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Perceptions of diversity and attitudes of tolerance in the 'fragmented' U.K.

Publication: Research - peer-reviewJournal article

Deniz Neriman Duru, Laurie Hanquinet, Nazli Sila Cesur

Relying on a quantitative survey (n = 1497) and semi-structured interviews (n = 30) conducted in the U.K., we explore British nationals’, Romanian and Turkish migrants’ attitudes of tolerance and the factors influencing them in the current socio-political context in the U.K. The quantitative data reveal the role of younger age, diverse networks, higher education, attachment to city/region and supranational identifications in more open attitudes towards diversity. The qualitative findings illustrate how diverse these three groups’ attitudes of tolerance can be and how they are affected by their position and status in the U.K. The British’ attitudes show their tolerance can reflect diverse forms of acceptance of ethnic and cultural differences but can also draw lines in terms of civic values opposing ‘those who contribute to society’ versus those who ‘live as parasites’. The Turks are in favour of diversity with the expectation of receiving more civic rights and facing less prejudice. The Romanians tend to have a more ambiguous relation to diversity given their position of stigmatised migrants in the U.K. Our analysis reveal how inclusive or exclusive people’s (sub- and supra-)national identities can be and how these frame their attitudes of tolerance.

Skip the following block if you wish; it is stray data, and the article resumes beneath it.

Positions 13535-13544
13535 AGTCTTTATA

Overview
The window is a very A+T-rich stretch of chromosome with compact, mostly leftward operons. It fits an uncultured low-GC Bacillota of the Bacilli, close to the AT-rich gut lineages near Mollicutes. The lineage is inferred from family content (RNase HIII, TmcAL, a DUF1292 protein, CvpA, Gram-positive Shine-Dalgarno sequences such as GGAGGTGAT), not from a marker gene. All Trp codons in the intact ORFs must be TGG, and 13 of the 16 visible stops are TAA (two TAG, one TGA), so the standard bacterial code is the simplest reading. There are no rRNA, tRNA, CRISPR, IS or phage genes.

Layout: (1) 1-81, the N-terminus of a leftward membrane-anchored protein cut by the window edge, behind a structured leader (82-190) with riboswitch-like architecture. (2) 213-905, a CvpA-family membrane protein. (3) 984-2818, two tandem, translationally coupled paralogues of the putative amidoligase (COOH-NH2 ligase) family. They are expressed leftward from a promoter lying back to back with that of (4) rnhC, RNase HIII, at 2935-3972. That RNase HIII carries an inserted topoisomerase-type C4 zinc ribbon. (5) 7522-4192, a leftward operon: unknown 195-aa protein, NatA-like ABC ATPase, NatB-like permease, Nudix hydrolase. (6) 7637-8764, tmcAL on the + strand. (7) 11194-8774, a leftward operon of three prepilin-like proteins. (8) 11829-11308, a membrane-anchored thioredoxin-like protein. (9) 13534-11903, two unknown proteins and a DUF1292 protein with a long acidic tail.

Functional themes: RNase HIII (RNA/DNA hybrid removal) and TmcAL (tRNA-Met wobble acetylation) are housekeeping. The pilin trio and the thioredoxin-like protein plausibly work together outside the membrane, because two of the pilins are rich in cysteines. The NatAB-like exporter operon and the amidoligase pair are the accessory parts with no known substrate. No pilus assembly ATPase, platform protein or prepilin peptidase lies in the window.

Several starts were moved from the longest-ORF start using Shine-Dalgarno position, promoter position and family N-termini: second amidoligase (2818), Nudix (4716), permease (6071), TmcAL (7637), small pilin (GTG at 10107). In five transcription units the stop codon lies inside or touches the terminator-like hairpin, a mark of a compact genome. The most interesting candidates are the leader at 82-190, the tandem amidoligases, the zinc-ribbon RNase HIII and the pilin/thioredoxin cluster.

Original languageEnglish
JournalJournal of Ethnic and Migration Studies
Volume43
Issue number4
Pages (from-to)674-692
Number of pages19
ISSN1369-183X
DOIs
StatePublished - 2017

    Research areas

  • Faculty of Humanities - Diversity, tolerance, cosmopolitanism, supranational identities, living with difference

ID: 167881543